The United States government said Thursday that nine Japanese auto-parts companies and two executives have pleaded guilty to price-fixing and will pay more than $740 million in fines.
The parties, in separate conspiracies, fixed the prices of more than 30 different products sold to US car manufacturers and installed in cars sold in the United States and elsewhere, the Department of Justice said in a statement.
The products include seatbelts, radiators, windshield wipers, air conditioning systems, power window motors and power steering parts.
The Justice Department said that Hitachi Automotive Systems Ltd. had agreed to pay a $195 million fine, the largest among the penalties announced. The plea agreements require court approval.
Mitsubishi Electric Corporation was hit with the second-largest fine, at $190 million.
The other companies are Mitsubishi Heavy Industries, Jtekt Corp., Mitsuba Corp., NSK Ltd., T.RAD Co. Ltd., Valeo Japan Co. Ltd. and Yamashita Rubber Co. Ltd.
The two executives are Tetsuya Kunida, a Japanese citizen and former executive of a US subsidiary of a Japan-based automotive anti-vibration rubber products supplier, and Gary Walker, a US citizen and former executive of a US subsidiary of a Japan-based automotive products supplier.
The former employers of the two executives were not identified by the Justice Department.
Each of the companies and executives has agreed to cooperate with the ongoing investigation, the department said.
The cases involved parts sold to Chrysler, Ford and General Motors, and the US subsidiaries of Honda, Mazda, Mitsubishi, Nissan, Toyota and Subaru.
The price-fixing conspiracies took place in a range from 2000 to 2012.
"These international price-fixing conspiracies affected more than $5 billion in automobile parts sold to US car manufacturers, and more than 25 million cars purchased by American consumers were affected by the illegal conduct," Attorney General Eric Holder said in the statement.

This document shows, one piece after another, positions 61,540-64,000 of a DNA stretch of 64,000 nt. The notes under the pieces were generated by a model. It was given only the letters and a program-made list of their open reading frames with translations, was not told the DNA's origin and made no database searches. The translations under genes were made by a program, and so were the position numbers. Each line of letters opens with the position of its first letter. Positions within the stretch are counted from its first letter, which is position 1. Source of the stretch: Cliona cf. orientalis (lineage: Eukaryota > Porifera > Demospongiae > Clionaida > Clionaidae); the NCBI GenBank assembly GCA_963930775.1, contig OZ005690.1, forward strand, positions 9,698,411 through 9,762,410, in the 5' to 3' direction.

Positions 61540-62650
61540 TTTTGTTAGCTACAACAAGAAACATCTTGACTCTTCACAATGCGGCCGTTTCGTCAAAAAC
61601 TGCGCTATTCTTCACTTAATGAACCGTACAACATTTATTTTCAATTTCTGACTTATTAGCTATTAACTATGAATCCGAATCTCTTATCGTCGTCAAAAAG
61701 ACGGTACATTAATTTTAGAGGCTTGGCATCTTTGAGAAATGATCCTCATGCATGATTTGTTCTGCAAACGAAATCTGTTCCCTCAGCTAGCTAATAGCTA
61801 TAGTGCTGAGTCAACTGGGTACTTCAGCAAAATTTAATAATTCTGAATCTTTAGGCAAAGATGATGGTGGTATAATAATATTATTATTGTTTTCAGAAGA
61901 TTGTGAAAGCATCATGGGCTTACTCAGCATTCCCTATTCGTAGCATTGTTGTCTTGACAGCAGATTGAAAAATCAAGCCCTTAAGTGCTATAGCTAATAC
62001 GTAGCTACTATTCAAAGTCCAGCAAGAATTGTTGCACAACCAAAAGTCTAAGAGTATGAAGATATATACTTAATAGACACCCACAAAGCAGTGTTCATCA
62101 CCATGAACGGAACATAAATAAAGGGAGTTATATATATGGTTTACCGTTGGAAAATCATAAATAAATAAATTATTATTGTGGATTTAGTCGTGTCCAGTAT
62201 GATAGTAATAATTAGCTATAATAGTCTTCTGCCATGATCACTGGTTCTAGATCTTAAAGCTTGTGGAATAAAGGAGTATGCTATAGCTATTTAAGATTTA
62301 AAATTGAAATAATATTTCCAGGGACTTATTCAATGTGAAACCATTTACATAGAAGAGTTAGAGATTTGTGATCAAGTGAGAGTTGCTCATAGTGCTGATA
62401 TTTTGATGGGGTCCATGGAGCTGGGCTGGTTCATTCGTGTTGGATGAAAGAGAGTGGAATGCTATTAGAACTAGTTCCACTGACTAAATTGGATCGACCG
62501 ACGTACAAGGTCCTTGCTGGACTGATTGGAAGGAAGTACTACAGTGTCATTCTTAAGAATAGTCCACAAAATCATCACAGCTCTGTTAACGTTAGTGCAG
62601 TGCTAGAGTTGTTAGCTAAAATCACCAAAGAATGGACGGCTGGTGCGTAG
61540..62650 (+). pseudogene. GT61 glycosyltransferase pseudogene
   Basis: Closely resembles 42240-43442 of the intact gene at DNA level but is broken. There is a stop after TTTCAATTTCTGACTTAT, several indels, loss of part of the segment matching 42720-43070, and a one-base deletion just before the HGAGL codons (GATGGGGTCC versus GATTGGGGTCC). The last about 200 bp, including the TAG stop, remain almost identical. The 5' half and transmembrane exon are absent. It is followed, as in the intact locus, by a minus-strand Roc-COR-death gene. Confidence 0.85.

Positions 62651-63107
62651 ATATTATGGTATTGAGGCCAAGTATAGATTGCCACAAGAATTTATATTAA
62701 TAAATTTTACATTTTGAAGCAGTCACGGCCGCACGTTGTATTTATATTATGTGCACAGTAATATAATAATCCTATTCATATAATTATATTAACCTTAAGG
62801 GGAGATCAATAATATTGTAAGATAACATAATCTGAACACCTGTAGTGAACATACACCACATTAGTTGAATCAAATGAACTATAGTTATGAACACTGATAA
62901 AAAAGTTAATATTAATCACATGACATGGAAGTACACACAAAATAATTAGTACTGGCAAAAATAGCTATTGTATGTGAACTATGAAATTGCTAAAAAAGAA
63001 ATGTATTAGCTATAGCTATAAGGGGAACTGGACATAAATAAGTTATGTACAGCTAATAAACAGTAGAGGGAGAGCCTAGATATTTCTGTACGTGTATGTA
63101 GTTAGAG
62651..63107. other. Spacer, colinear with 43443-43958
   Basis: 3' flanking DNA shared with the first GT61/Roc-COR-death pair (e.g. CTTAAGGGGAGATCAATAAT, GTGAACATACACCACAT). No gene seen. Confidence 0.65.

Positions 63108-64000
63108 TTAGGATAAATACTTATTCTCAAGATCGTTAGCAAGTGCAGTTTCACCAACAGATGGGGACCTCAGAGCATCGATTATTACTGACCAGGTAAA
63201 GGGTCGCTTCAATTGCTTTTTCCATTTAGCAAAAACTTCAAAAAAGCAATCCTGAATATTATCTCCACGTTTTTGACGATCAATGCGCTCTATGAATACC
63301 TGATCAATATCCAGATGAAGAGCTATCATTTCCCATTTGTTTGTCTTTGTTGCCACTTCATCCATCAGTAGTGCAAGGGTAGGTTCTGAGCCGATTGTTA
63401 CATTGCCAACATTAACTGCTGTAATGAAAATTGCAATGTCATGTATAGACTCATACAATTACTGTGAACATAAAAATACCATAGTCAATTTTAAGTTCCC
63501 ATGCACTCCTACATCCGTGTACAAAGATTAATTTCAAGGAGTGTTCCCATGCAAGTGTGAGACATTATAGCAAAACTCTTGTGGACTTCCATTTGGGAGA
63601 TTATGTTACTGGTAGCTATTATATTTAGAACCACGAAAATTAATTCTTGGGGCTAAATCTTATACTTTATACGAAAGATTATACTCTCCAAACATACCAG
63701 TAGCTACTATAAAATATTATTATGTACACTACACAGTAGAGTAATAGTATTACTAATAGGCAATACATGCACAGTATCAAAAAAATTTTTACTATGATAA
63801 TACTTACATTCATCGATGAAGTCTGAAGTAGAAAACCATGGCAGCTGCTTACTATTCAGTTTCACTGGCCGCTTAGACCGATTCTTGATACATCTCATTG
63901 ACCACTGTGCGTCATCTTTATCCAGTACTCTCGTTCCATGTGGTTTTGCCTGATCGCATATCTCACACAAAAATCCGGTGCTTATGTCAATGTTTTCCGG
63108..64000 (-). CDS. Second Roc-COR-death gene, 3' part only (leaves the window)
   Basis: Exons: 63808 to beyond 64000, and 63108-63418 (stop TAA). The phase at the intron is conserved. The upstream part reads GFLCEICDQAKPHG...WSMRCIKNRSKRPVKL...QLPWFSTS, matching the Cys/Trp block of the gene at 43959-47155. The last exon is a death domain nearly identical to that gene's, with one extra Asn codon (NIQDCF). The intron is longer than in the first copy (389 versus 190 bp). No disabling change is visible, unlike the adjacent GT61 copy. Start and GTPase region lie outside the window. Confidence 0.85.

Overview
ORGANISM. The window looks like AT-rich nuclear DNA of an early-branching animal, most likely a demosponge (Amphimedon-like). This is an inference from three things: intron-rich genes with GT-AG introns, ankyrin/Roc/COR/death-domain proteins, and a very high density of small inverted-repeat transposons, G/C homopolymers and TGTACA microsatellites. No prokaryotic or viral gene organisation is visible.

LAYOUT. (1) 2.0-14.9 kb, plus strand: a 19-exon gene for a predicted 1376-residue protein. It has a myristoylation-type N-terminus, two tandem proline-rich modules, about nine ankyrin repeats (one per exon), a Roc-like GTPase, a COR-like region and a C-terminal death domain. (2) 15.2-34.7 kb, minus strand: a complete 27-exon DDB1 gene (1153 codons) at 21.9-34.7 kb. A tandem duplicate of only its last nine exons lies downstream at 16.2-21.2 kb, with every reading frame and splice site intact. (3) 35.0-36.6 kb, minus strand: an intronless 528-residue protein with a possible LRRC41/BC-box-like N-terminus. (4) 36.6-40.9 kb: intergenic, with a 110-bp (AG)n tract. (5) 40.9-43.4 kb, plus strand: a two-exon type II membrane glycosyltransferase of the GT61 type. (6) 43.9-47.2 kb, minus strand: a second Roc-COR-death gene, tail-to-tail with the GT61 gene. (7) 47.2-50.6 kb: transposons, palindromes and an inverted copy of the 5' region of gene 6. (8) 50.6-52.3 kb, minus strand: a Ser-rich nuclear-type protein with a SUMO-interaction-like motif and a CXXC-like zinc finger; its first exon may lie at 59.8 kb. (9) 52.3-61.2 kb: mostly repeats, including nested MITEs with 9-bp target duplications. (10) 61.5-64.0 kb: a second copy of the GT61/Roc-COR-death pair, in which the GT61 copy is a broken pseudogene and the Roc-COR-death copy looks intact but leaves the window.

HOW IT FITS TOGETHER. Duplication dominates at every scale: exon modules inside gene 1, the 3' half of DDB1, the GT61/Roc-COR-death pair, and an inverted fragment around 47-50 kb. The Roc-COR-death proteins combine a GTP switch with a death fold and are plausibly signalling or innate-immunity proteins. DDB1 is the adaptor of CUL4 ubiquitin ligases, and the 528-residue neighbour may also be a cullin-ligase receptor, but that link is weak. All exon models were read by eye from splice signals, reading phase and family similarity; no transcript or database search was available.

The announcement was the latest crackdown in the Justice Department's long-running investigation of price-fixing and bid rigging in the US auto industry.
Holder said that the Antitrust Division's auto-parts probe, the largest it has ever pursued in terms of scope and the commerce affected by the illegal trade, had uncovered more than a dozen separate conspiracies aimed at the US economy.
"As we have uncovered each auto part conspiracy, we have continued to find more and more parts that are involved. And our work isn't done. We will continue to check under every hood and kick every tire to make sure we put an end to this illegal and destructive conduct," Holder said at a news conference, according to prepared remarks.
The department has coordinated its investigation with the European Union's executive arm, the European Commission, and competition authorities in Australia, Canada, Japan, Mexico and South Korea.
Including the charges announced Thursday, a total of 20 companies and 21 executives have been charged in the ongoing investigation.
All 20 companies have either pleaded guilty or have agreed to plead guilty and agreed to pay more than $1.6 billion in criminal fines, the department said.